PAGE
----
The non-compete clause may be the hardest to push through. It is problematic since advisors are typically advising multiple companies in the same industry given their own scope of expertise. However, depending on each advisor’s involvement and situation it is not unheard of to have a non-compete clause included in advisor agreement.
We have seen three ways of contractually establishing a company’s expectations with regards to advisors’ performance:
KPIs are rare and indeed may seem a bit awkward for an advisory agreement. However, it actually sometimes make sense to establish identifiable thresholds to qualify for equity issuance and avoid potential discord on termination later on.
The most common paradox we see is meticulous drafting of the scope of obligations while maintaining a customary few days’ notice no-cause termination right for both parties. There is no reason to describe the scope of obligations if the agreement is easily terminable without a necessary basis for such decision, even if the advisor does fulfill his or her obligations.
Therefore, we would recommend either sticking with the third option, i.e. briefly establishing the general duties of the advisor, or setting forth clear KPIs compatible with the vesting schedule without the right for premature termination barring material breach of the advisor agreement.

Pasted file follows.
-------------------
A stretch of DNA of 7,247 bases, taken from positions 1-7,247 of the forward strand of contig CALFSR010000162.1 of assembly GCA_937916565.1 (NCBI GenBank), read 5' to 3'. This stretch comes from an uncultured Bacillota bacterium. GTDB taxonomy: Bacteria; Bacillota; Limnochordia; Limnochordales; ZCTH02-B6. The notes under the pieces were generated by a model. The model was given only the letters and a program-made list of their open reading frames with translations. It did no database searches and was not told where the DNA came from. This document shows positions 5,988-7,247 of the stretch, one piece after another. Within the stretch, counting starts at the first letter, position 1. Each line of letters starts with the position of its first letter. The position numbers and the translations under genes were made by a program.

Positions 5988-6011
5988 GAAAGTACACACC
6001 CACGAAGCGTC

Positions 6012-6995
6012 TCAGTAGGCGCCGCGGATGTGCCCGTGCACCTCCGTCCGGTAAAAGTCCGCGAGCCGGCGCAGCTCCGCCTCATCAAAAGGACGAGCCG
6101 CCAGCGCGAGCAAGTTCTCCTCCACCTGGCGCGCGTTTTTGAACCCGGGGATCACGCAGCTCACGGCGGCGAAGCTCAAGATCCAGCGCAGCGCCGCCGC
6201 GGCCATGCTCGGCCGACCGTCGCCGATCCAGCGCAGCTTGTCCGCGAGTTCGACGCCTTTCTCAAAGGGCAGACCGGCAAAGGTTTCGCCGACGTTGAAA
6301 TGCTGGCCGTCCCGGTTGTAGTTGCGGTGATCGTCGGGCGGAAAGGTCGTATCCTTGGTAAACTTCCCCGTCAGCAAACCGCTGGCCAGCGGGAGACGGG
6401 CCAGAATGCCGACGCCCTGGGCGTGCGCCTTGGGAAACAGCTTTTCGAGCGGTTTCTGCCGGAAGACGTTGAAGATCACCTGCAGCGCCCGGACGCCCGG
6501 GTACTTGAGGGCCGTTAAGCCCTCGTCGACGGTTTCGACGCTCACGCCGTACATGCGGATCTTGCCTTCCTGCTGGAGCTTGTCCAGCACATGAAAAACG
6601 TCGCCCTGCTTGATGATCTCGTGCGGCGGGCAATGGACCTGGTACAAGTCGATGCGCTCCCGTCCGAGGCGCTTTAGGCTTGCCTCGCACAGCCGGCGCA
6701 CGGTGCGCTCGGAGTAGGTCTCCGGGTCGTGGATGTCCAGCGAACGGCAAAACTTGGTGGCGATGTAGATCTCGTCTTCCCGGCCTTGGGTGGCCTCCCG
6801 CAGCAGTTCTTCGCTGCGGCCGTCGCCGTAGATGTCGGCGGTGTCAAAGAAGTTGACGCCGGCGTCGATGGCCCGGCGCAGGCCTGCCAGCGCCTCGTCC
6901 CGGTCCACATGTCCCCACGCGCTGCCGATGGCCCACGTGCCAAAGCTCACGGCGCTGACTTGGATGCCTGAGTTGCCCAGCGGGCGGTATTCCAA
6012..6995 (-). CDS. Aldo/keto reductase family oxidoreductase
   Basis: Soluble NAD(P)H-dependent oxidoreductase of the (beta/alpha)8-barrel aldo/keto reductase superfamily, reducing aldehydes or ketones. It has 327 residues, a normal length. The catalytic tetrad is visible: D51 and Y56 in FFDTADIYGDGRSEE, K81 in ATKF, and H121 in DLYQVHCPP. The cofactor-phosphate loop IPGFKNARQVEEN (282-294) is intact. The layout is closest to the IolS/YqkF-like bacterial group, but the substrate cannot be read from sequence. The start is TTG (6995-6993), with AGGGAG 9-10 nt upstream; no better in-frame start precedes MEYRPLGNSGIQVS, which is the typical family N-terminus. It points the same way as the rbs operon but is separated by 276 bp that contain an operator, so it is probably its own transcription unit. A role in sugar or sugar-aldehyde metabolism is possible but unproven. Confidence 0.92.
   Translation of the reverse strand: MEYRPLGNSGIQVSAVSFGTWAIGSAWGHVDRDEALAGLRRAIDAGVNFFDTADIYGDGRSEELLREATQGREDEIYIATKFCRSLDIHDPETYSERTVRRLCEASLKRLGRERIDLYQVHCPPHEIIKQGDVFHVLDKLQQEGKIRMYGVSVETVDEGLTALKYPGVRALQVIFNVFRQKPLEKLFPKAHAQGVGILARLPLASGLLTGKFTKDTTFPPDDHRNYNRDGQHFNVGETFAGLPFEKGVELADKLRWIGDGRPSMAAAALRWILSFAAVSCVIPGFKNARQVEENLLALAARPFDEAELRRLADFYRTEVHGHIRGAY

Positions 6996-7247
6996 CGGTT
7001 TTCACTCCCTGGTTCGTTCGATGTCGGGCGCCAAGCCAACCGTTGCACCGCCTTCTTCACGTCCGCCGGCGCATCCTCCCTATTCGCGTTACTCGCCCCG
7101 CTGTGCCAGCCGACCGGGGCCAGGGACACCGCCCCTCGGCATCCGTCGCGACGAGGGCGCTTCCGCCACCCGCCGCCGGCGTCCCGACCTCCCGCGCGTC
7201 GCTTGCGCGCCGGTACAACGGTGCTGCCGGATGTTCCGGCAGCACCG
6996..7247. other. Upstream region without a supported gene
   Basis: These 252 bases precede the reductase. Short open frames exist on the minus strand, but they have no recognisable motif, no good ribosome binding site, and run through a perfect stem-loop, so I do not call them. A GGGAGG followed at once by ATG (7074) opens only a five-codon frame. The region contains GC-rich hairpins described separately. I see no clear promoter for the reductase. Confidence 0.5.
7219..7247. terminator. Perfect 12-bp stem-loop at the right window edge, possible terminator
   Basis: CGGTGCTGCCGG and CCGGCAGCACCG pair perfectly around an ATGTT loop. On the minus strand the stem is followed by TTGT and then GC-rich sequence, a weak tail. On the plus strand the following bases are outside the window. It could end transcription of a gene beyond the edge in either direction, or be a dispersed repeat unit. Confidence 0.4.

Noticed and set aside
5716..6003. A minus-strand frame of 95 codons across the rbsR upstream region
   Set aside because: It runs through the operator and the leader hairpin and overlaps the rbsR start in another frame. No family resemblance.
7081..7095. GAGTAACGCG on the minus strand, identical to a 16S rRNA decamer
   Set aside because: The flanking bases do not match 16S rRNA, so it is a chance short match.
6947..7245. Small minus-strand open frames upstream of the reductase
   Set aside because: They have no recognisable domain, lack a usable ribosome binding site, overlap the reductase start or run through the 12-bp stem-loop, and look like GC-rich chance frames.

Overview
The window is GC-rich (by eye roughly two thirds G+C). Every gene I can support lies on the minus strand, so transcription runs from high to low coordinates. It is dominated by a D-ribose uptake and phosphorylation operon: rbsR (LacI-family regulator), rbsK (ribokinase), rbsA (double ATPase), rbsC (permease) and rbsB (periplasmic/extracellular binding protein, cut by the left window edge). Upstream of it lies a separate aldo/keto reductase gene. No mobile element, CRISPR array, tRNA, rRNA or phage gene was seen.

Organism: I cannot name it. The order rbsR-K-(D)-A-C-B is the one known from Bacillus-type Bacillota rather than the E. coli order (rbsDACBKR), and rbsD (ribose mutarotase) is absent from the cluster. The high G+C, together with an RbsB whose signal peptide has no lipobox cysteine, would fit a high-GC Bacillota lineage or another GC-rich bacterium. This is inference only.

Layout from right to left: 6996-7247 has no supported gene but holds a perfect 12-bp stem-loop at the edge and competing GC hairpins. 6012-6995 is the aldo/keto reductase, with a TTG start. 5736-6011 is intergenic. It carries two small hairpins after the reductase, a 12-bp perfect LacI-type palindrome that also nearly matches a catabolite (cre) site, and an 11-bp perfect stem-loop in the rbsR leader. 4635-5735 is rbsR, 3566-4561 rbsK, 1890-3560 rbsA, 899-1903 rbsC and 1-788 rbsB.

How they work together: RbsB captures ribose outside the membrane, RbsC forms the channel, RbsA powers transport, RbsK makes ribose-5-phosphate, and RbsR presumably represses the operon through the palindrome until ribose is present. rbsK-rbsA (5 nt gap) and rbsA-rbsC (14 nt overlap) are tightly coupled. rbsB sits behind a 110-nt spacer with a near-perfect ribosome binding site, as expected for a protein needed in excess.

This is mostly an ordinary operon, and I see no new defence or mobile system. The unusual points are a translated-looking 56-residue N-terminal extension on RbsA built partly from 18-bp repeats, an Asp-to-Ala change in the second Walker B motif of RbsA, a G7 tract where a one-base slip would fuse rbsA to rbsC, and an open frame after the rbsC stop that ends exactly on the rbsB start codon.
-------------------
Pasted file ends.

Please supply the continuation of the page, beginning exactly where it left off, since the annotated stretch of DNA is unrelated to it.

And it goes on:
There are multiple good templates available online for advisor agreements. Nevertheless, every situation demands certain adjustments depending on the identity of the parties and type of company. We recommend familiarizing European advisors with American agreements and compensation standards as they have proven effective in the most robust market in the world. Additional attention should be given to advisor agreements with investors in the light of problems that may arise from such a bi-level relationship. Veteran advisors should understand the need to include such safety clauses as IP assignment, non-solicit and confidential information clause, while non-competes should be discussed individually. Finally, for the sake of practicality we advise keeping the agreement fair and simple and avoiding detailed descriptions of advisor’s obligations if no cause termination is permitted.
Tytus Cytowski is a widely respected legal expert in matters related to venture capital and corporate transactions between Europe and the USA, including flip transactions, seed financing, venture financing and M&A. Tytus received his law degrees from Harvard Law School (LLM 2005) and Warsaw University (JD 2003) in Poland. He founded Cytowski & Partners in 2009 to focus on the representation of investors, entrepreneurs and high tech companies. He can be reached here.